So, when I heard that Mr. Bernstein was back – we agreed that a dinner was in order. Fried was not sure what the actual cost of a multi-course dinner was, but after a few back and forth discussions with Bernstein we were set. Well, while the dinner was set, the next two hurdles were a bit complicated; finding and arranging with 10 other participants and then locking down a date. Throughout the process, Bernstein was as professional as they come, and responded almost immediately to our correspondences. Getting the final gang together had a few missteps along the way, but while the overall process was a bit long to arrange on my end, the final outcome was an absolute delight, but more on that in a bit.
Once the gang was roughly worked out, we agreed that the date was not going to work until after Passover. So once that was decided the next step was agreeing on a final date – which took a few emails. After that we were set and then came the fun part, deciding the food and wine menu. The dinner does not include wines, which is fine with me as I am picky about my wines, but wow were the dishes impressive! Initially, there was some interest in lamb, but in the end that did not work out, as I am not that in love with lamb. In the end the set of dishes were truly innovative and fascinating and unique – so I am happy we passed on the lamb for the dishes we got instead.
I laughed so hard throughout the process because initially, the number of courses was set at 12 or so, which was 100% fine. However, throughout the process of setting the menu Mr. Bernstein kept adding courses – it was HILARIOUS, I could not help from laughing whenever I would read the revised menu. It turns out that we were very lucky, Bernstein was trying out some new recipes and we were the beneficiaries of some wicked cool imaginative dishes. To be fair, some worked really well, some were awesome, and some were just 100% off the charts. Read the rest of this entry
On Sunday night we were blessed to be part of an extremely exclusive 27-course meal, well more like 30 or so – if you count the decadent small dishes after dessert, but who is really counting. The event was put on by the dynamic duo of Chef Yitzchok Bernstein and Brobdingnagian Wine maker Jonathan Hajdu. The event was a fundraiser for Beth Jacob, Oakland’s Orthodox Synagogue – and what an event it was!
When I have tried to explain the event, attempt to verbalize the magnitude of the effort, and the uniqueness of it all, I have so far failed, till now I hope, to transport the listener, or reader, to the mind-blowing state of conscious that we were all leaving within for 6 or so hours – this past Sunday night. The meal was a, 27 or so course, of mind-blowing culinary talent – coming to life in front of us lucky few. Each dish was hand plated with such exacting detail, that not only did each plate fill us gastronomically, but also the visual sumptuousness of each and every plate truly was equally a feast for one’s senses. The funny thing was that the meal started at 24 courses, as I had an early preview of the menu. However, by the time we lived it, it had grown to 27 and could have been 30, if the participants could have kept up with Bernstein. I was more than happy to taste the other two or so courses, but I did not call it a 30 course meal, as they were not formally served to the participants.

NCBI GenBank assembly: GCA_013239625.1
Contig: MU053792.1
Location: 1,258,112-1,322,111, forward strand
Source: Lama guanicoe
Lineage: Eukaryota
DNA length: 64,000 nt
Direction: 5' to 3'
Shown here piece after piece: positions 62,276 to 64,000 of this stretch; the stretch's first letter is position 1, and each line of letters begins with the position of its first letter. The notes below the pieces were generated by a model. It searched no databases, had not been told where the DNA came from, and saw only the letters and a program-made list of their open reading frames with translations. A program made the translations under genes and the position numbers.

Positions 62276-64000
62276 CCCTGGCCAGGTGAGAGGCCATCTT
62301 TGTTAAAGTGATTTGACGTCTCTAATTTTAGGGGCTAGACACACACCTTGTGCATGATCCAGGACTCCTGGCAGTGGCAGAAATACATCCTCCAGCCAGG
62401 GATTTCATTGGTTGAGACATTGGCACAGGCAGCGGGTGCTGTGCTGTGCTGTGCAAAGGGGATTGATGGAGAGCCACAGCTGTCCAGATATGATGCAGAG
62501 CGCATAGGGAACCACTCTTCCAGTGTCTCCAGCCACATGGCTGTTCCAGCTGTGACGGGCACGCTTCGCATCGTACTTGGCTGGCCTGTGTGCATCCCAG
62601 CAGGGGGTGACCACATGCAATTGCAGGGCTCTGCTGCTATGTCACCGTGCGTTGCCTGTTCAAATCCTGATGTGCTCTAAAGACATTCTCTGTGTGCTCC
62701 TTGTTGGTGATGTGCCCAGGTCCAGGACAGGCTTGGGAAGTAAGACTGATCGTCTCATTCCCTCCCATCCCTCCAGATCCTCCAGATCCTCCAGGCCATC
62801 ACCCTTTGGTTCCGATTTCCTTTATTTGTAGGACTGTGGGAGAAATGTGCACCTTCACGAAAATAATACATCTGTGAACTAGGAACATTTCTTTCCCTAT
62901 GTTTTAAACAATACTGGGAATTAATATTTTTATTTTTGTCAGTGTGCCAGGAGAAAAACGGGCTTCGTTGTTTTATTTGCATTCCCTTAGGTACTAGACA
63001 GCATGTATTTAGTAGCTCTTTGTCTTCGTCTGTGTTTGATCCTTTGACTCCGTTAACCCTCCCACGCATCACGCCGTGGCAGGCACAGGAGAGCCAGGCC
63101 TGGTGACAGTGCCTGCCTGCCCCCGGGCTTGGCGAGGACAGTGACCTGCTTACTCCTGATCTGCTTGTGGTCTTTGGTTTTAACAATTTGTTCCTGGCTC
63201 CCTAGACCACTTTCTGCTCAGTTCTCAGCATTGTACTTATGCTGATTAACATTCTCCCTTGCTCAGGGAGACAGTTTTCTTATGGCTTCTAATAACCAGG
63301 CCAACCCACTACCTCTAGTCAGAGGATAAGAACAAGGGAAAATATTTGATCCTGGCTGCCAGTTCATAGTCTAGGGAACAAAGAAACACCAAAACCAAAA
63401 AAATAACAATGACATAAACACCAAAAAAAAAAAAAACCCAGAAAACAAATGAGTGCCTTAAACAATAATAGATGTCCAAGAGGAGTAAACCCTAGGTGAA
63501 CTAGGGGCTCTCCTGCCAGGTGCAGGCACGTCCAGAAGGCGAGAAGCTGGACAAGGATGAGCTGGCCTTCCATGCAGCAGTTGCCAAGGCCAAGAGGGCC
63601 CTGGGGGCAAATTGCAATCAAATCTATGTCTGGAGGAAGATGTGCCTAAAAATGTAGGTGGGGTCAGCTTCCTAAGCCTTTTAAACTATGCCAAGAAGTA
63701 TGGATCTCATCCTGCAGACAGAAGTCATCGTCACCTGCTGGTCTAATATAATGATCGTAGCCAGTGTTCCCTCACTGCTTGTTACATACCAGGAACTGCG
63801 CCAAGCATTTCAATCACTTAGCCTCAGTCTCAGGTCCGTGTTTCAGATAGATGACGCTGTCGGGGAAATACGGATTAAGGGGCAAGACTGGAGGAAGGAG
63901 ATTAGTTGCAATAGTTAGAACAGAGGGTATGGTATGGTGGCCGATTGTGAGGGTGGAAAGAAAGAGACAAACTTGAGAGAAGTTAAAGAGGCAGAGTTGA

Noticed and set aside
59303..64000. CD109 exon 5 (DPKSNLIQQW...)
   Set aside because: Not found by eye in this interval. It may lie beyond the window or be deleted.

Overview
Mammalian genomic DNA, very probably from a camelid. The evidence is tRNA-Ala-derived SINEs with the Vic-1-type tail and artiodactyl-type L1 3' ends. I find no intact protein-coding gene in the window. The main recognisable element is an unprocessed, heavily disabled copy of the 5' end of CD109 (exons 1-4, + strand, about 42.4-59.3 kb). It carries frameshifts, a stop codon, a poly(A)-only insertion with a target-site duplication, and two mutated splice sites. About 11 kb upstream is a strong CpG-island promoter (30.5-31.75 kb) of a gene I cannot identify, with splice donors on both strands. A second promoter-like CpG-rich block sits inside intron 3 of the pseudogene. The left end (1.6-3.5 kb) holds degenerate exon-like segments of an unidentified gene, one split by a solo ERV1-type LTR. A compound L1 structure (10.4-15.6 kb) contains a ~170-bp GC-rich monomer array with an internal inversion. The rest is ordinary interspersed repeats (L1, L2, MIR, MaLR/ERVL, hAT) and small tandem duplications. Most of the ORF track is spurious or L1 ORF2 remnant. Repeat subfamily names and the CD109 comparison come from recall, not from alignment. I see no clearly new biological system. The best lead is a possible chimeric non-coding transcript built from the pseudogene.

The second we entered the home of the host and hostess we knew we were in for a real treat. The house is a lovely sprawling ranch style home, remodeled to as close as possible to the mid-century modernism style of some 60 years ago, while all the while bringing the current century’s modern touches to life in a truly non-obtrusive manner – a real success in my humble opinion. If the home is an extension of the owners, than the simplest way to summarize the hosts is, sleek, modern, highly functional, with an ode to the past and arms open as wide as the glass sliding doors that truly define minimalist architecture and the MCM movement. The openness and warmth that are exuded by the home’s colors and textures truly reflect the host and hostess, and all of us were constantly in awe of their ability to deftly steer the epic culinary adventure to the success that it was. While the event may have stretched a bit longer than some were ready for, as most needed to go to work the next day, the intimate setting and cosmopolitan mix of people truly added to the entire evening.
With the well-deserved forward now handled, it is only fair to throw the light unto the culinary genius of the evening – Chef Yitzchok Bernstein. Mr. Bernstein is mostly self-taught, but has also received formal training in Bread Baking at French Culinary Institute. He also studied pastry and advanced bread baking at SFBI. (san francisco bakers institute), and has been working in and around restaurants, since the age of 14. Food is a truly passionate thing to Mr. Bernstein; you can see his persona expressed clearly in his food and in his open and warm demeanor. Throughout the evening the dishes were harmonious, balanced, tempered, but never losing focus and always packing more than enough bite, texture, and complexity to grab and keep your attention, until magically there was yet another unending course to partake from. Each course built on the past one, adding layers and nuances that were not lost to the foodies that ensconced the close-knit twin table setting.